In this study we designed different primers, a different probe and a different real-time PCR system, which amplified a 149-bp fragment to detect PCV2. The real-time PCR approach increased the detection of PCV2 samples by 18% over that achieved by conventional PCR. Tests on the reproducibility of the method suggest that the established real-time PCR system appears to be reliable and stable. A series of experiments were carried out to assess the reproducibility, sensitivity, and specificity of the assay. Using several other swine viruses as template, no cross-reaction signals were detected, which demonstrated the specificity of the assay. The established real-time PCR system that we developed might not only provide an effective way to detect PCV2 rapidly and sensitively, but might also be applied to assess the effectiveness of vaccines developed to combat PCV2. The real-time PCR detection system complements and extends previous methods for detection and quantitation of PCV2. The specific detection method can also provide an alternative approach for detection of PCV2.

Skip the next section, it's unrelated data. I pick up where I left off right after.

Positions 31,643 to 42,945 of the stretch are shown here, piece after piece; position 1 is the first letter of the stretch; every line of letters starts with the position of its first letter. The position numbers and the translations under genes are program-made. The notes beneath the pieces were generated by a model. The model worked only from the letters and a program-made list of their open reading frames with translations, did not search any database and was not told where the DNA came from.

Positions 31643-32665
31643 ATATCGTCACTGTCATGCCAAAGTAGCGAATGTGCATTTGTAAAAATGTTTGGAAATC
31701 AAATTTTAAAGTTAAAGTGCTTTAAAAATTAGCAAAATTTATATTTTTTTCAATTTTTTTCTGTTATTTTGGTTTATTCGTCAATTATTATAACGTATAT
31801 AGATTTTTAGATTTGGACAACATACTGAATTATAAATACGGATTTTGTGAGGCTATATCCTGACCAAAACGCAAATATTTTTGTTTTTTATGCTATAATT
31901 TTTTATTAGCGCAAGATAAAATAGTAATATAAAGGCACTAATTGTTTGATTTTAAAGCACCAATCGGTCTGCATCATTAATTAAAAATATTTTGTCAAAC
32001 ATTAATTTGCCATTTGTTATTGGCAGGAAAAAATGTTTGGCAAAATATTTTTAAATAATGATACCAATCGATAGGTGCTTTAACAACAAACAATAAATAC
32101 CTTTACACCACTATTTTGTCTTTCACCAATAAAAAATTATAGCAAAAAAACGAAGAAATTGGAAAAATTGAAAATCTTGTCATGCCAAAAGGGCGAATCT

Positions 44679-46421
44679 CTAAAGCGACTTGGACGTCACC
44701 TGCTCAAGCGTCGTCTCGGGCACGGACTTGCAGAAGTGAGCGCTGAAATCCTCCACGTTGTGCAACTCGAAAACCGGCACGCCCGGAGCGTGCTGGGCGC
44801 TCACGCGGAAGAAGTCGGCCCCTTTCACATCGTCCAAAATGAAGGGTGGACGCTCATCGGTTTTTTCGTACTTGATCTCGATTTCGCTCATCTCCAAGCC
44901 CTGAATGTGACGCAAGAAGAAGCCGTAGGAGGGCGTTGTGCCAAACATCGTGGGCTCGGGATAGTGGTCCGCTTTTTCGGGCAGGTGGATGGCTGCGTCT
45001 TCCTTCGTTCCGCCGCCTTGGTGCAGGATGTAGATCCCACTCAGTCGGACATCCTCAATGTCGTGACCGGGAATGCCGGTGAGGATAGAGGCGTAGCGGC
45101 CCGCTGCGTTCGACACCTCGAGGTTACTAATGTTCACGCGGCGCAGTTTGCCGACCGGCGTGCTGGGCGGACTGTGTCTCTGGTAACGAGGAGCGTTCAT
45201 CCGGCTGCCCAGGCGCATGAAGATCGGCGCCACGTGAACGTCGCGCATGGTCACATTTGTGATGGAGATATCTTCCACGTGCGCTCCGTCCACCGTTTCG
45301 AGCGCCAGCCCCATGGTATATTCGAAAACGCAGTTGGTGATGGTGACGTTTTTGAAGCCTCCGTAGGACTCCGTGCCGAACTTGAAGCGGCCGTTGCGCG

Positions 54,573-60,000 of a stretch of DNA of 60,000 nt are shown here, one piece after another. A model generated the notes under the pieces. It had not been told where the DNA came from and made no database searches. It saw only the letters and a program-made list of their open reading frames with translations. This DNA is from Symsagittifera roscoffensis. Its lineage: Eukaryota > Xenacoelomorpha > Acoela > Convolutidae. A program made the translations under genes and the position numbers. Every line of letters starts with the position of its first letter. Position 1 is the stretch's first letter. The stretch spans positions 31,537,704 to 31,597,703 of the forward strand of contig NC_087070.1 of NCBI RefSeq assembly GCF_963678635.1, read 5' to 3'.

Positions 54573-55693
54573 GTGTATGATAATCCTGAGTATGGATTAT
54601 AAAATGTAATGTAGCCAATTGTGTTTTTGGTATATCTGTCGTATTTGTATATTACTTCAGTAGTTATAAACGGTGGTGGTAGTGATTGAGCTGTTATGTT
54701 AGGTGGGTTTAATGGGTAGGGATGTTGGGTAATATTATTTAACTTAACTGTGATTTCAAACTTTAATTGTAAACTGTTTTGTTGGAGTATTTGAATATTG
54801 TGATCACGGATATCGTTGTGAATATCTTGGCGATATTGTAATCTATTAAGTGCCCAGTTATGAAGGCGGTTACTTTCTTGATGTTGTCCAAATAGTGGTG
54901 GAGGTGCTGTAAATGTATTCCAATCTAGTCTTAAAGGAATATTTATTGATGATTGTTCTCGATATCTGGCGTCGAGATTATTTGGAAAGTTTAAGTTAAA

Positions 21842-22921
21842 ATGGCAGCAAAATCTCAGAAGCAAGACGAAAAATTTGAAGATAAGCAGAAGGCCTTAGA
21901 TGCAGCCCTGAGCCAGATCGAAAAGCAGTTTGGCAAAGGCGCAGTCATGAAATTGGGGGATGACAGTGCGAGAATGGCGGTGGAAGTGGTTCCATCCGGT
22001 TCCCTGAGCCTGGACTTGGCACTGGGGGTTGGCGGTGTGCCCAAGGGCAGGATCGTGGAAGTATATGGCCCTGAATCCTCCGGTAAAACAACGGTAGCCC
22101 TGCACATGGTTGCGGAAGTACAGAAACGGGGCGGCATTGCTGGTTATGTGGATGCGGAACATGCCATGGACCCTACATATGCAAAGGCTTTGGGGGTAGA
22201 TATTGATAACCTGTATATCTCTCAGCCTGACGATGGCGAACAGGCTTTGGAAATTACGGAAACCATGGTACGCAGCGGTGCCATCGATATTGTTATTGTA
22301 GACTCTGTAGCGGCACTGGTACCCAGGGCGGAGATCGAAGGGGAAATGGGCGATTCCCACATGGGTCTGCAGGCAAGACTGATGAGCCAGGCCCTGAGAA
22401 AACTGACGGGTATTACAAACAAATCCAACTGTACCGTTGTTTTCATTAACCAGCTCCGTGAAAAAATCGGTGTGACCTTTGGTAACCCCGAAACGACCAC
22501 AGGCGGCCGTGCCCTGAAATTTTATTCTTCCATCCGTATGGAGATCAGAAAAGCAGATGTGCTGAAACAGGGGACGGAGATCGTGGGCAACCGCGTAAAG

base pair


complementary DNA


limit of detection


limit of quantitation


open reading frame 2


Porcine circovirus type 1


Porcine circovirus type 2


Porcine epidemic diarrhea


Postweaning multisystemic wasting syndrome


Porcine parvovirus


Porcine reproductive and respiratory


Pseudorabies virus




Transmissible gastroenteritis of pigs





This work was financially supported by Shanghai Agricultural Science Committee foundation of China, grant no.2009-6-4 International Cooperation Foundation of Shanghai grant no.10410703500, Shanghai agricultural science key research project, grant no. 2008-8-5.

Authors’ Affiliations

Biotechnology Research Institute, Shanghai Academy of Agricultural Sciences, 2901 Beidi Road, Shanghai, 201106, People's Republic of China
Institute of Animal Science and Veterinary Medicine, Shanghai Academy of Agricultural Sciences, 2901 Beidi Road, Shanghai, 201106, People's Republic of China
Key Laboratory of Agricultural Genetics and Breeding, Shanghai Academy of Agricultural Sciences, 2901 Beidi Road, Shanghai, 201106, People's Republic of China
College of Life and Environment Sciences, Shanghai Normal University, 100 Guilin Road, Shanghai, 200234, People's Republic of China


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© Zhao et al; licensee BioMed Central Ltd. 2010